On 1 July 2017, Saúl signed a new nine-year contract with Atlético.[22] He made nine appearances in the 2017–18 Europa League, scoring three goals for the eventual champions.[23][24]

Saúl started his 250th match for the club on 18 August 2019, in a win over Getafe.[25] In the 2020 Supercopa de España Final against Real Madrid, which ended 0–0 after extra time, both he and Thomas Partey missed their shoot-out attempts in a 4–1 defeat.[26][27]

On 18 February 2020, Saúl scored from close range in the fourth minute of the 2019–20 Champions League's round-of-16 first leg – his tenth goal in the competition[28]– against defending champions Liverpool to ensure a 1–0 home win for the hosts.[29] He also featured in the second leg at Anfield, playing the entire 3–2 extra-time victory.[30]

On 30 June 2020, Saúl scored twice from penalties in a 2–2 draw away to Barcelona, as Atlético managed that number of goals against that opposition in a league match for the first time under Simeone.[31]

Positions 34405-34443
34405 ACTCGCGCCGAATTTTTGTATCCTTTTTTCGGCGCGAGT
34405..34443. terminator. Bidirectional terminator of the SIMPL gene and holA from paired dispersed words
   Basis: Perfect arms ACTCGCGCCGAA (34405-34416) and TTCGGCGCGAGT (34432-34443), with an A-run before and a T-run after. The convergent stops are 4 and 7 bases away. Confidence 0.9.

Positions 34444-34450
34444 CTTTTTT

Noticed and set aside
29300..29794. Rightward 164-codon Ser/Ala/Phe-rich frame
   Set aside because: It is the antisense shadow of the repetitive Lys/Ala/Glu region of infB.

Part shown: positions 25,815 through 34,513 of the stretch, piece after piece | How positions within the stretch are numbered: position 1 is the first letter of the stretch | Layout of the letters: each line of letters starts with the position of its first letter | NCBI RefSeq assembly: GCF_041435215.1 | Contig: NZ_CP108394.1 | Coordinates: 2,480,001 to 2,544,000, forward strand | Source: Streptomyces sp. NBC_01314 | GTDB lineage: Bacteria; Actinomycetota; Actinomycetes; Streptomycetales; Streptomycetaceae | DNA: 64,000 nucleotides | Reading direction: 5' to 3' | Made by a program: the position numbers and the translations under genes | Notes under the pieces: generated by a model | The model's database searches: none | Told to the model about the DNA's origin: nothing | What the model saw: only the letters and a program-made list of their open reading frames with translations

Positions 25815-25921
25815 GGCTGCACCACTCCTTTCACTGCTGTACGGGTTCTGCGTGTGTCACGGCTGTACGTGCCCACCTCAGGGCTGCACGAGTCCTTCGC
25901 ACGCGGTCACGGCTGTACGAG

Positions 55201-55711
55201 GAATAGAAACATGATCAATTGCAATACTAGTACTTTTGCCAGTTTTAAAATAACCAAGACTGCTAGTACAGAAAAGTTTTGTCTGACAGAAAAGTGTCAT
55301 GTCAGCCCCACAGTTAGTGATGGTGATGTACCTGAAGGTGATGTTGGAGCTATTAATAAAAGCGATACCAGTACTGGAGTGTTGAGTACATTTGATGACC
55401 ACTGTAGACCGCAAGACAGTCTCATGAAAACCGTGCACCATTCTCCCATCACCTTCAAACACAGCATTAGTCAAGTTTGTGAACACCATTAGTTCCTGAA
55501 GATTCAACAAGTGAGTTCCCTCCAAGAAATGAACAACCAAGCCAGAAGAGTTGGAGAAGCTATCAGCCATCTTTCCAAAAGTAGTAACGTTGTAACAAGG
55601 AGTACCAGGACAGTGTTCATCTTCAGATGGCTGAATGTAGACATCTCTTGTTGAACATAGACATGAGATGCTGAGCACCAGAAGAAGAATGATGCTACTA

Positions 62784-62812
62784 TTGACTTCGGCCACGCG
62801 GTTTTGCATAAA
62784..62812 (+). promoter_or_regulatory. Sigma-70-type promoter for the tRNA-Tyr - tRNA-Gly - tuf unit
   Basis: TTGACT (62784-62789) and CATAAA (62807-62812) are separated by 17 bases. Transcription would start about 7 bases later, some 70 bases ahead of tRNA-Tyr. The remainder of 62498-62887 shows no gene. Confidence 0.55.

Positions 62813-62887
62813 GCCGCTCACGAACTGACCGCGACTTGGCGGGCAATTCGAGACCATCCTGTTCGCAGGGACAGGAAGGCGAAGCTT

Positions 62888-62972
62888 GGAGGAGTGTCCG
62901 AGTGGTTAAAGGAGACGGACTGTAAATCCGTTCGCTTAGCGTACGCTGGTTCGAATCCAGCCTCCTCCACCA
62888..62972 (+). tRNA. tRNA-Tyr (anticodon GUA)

Chelsea[edit]

On 31 August 2021, Saúl joined Premier League club Chelsea on loan for the remainder of the 2021–22 season, with an option to make the transfer permanent upon the completion of the loan.[32] He made his Premier League debut on 11 September, in a 3–0 win against Aston Villa.[33]

International career[edit]

Saúl with Spain U19 in 2012

Saúl earned 47 caps for Spain, all youth levels comprised.[citation needed] He experienced individual and collective success in the under-19 team, winning the 2012 UEFA European Under-19 Championship and being named in the Team of the Tournament.[34]

On 26 May 2015, Saúl was called to the senior team for a friendly with Costa Rica and a UEFA Euro 2016 qualifying match against Belarus,[35] but did not make his debut on either occasion. He, Sergio Rico and Lucas Vázquez were the three uncapped players in a provisional squad for the final tournament in France,[36] but was eventually cut from the final squad alongside Isco.[37]

Saúl made his debut on 1 September 2016, playing 15 minutes in a 2–0 friendly win away to Belgium.[38] He was crowned top scorer at the 2017 UEFA European Under-21 Championship, notably scoring a hat-trick to help Spain beat Italy 3–1 in the semi-final.[39]